Empowering Independence: TuneCore’s Chris Dampier Breaks Down Sampling

Sampling is complicated. Let’s make it easier to understand.
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Sample clearances have gotten every artist—at every level—in trouble. The art of sampling extends beyond finding loops; it’s a process deeply rooted in complex business dealings. For artists who are looking to sample and clear samples the right way, we’ve spoken with TuneCore’s Chris Dampier, VP of Publishing, about the ins and outs of sample clearances and costs. 

Sampling is an expensive and confusing business, much like beat licensing, but Dampier and TuneCore are here to help. Consider this interview a survival guide for the business arts of sampling. 

While Dampier gets into extreme detail, he also has one salient piece of advice for all artists: “Don’t roll the dice; give up a piece of the pie for peace of mind.”

Our conversation, lightly edited for content and clarity, follows below.

Let’s start simple, on the business side: What is a sample?

On its face, the art of sampling is a simple concept; one [takes] a portion of an existing track and uses it in a new one. But what does that actually mean? Well, ultimately, you’re using someone else’s property and need permission to do so. It’s important to understand the music business revolves around two distinct copyrights. One, the sound recording, and two, the composition. The former refers to the recording of a song; the latter refers to the unique qualities of the song, such as the chords, lyrics, and melody. When you think of sampling as a process, it is important to think of the role these two copyrights play as there are actually two ways to sample. The question is, are you sampling the original sound recording, or are you interpolating— otherwise known as “re-playing” or “re-recording”—part of the composition?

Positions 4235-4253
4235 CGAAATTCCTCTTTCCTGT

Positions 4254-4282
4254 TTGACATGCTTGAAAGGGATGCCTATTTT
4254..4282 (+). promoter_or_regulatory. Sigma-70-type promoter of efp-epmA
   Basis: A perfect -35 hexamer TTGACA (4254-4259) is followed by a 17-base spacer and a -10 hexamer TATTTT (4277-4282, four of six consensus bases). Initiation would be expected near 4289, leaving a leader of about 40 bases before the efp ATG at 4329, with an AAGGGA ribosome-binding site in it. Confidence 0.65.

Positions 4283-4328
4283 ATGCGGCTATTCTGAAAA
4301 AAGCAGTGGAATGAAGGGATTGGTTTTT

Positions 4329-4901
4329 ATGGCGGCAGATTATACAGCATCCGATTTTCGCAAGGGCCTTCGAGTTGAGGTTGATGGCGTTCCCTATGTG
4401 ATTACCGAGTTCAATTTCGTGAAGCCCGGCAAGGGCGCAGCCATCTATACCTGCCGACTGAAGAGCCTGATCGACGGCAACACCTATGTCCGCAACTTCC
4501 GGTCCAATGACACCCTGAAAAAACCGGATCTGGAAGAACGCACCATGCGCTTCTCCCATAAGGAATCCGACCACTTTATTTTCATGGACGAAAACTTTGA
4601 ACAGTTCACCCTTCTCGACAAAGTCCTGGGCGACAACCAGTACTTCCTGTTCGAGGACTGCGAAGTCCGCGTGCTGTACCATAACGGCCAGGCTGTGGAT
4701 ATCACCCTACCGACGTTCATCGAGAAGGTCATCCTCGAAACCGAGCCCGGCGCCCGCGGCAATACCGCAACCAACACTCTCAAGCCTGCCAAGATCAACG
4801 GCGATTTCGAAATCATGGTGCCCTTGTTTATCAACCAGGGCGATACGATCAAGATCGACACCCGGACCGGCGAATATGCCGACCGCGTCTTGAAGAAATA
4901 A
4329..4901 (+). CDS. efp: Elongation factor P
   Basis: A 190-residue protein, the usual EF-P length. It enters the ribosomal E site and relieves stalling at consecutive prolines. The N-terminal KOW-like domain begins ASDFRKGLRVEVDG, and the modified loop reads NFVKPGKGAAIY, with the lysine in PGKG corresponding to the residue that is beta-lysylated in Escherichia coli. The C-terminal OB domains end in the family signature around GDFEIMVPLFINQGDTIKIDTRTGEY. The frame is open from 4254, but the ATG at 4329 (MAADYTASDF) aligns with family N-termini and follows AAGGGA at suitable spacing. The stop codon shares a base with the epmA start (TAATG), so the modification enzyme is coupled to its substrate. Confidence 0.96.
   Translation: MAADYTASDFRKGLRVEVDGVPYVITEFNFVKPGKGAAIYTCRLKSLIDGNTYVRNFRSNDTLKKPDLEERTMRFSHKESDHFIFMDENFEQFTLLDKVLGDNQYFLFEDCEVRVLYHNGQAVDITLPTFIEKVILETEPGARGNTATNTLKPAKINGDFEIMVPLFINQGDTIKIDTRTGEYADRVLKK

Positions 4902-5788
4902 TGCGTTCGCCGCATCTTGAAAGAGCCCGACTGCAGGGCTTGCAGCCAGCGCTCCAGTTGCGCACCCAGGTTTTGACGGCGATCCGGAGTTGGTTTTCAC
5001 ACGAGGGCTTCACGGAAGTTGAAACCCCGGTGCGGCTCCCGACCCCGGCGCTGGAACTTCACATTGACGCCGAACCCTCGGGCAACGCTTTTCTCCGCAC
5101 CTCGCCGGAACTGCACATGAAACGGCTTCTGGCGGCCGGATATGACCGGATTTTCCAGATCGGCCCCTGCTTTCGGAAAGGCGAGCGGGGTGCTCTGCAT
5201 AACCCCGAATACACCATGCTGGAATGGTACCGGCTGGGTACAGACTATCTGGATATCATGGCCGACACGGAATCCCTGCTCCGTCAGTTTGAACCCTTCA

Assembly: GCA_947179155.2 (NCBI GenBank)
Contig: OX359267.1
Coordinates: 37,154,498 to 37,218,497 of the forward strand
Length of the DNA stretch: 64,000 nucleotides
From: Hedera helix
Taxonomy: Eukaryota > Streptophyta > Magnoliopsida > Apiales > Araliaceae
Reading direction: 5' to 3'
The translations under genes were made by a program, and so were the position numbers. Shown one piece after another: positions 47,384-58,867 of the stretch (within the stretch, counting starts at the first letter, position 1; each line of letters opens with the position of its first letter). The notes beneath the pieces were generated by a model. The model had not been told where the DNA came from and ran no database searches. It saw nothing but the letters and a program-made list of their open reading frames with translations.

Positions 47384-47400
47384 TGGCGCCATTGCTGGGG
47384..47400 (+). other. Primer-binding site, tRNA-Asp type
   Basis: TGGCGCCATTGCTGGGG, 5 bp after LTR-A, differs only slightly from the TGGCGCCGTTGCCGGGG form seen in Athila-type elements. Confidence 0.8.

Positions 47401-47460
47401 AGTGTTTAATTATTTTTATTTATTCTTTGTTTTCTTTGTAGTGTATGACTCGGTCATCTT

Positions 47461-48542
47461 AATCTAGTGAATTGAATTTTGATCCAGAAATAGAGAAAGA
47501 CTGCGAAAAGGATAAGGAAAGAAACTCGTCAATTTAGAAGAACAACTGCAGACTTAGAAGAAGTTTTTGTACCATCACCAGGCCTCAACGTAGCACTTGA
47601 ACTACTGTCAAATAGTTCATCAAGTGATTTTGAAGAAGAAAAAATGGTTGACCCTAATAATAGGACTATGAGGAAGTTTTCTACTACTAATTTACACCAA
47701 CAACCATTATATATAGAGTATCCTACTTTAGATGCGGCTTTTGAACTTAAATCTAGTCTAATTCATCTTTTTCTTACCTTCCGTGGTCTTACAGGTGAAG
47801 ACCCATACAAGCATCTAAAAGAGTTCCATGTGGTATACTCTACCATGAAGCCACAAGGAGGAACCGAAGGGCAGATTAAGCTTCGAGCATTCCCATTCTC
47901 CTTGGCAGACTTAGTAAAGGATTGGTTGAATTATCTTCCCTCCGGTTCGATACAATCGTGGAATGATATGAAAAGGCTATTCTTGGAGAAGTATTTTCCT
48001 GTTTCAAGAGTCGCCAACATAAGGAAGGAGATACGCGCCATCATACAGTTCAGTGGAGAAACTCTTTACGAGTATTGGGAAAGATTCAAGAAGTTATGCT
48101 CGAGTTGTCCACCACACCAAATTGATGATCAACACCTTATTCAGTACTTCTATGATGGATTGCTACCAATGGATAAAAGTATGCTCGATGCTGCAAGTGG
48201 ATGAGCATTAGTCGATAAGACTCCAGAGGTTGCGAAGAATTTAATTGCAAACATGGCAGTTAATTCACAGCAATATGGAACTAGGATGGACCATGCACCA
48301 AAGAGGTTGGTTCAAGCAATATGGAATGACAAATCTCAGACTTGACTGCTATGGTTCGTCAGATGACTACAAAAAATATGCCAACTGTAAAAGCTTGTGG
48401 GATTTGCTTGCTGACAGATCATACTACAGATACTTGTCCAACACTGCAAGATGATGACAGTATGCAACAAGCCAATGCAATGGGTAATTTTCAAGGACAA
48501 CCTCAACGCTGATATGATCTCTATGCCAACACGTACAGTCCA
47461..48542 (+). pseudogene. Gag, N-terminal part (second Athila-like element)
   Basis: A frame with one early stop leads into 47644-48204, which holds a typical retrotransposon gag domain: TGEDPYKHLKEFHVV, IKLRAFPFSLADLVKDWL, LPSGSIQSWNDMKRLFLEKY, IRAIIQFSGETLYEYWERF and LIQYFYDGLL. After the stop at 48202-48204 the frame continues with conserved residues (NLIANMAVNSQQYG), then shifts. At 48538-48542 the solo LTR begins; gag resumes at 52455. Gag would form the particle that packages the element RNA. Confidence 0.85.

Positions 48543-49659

The answer to that question will inform how the business side of the process is handled: If you’re sampling, you will need to clear both the sound recording and the composition because you’re using both copyrights. If you’re interpolating, you’ll only need to clear the composition since you’re creating a new sound recording but using the original composition.

When you’re clear on what rights you need, the actual clearance process begins. That process is usually a bunch of research as to who the rights holders are, contacting them and negotiating terms, and then finally drafting and executing agreements. It’s a pretty involved process.

We see albums held up all the time because of sample clearance issues. Can you explain what those are?

There could be any number of issues! It may be there was an unknown sample that was discovered at the last minute. Once a record is in the market-place with an uncleared sample, all leverage is lost as far as clearing that sample, so that would certainly hold up a release. It may be that you’ve not been able to clear 100 percent of the rights of a specific song; there could be one person with a small percentage of ownership that cannot be located or is being difficult for whatever reason. 

Perhaps an estate or songwriter doesn’t like a portion of the new song and won’t approve until some changes have been made musically or lyrically. Or it could be purely financial; perhaps some unreasonable demands are being made that render the clearance process entirely cost-prohibitive. Maybe the sample is that obscure that the copyright owners cannot be found.

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What happens if an artist doesn’t clear a beat sample and still decides to sell their song? How bad can it get for them?

It can be very problematic and expensive. The reality is, if a song isn’t getting much in the way of traction, it may simply go under the radar. In any case, I wouldn’t advise trying to put music out without the appropriate permissions and clearance in place. You may end up spending a fortune in legal fees and losing any royalties your song generates.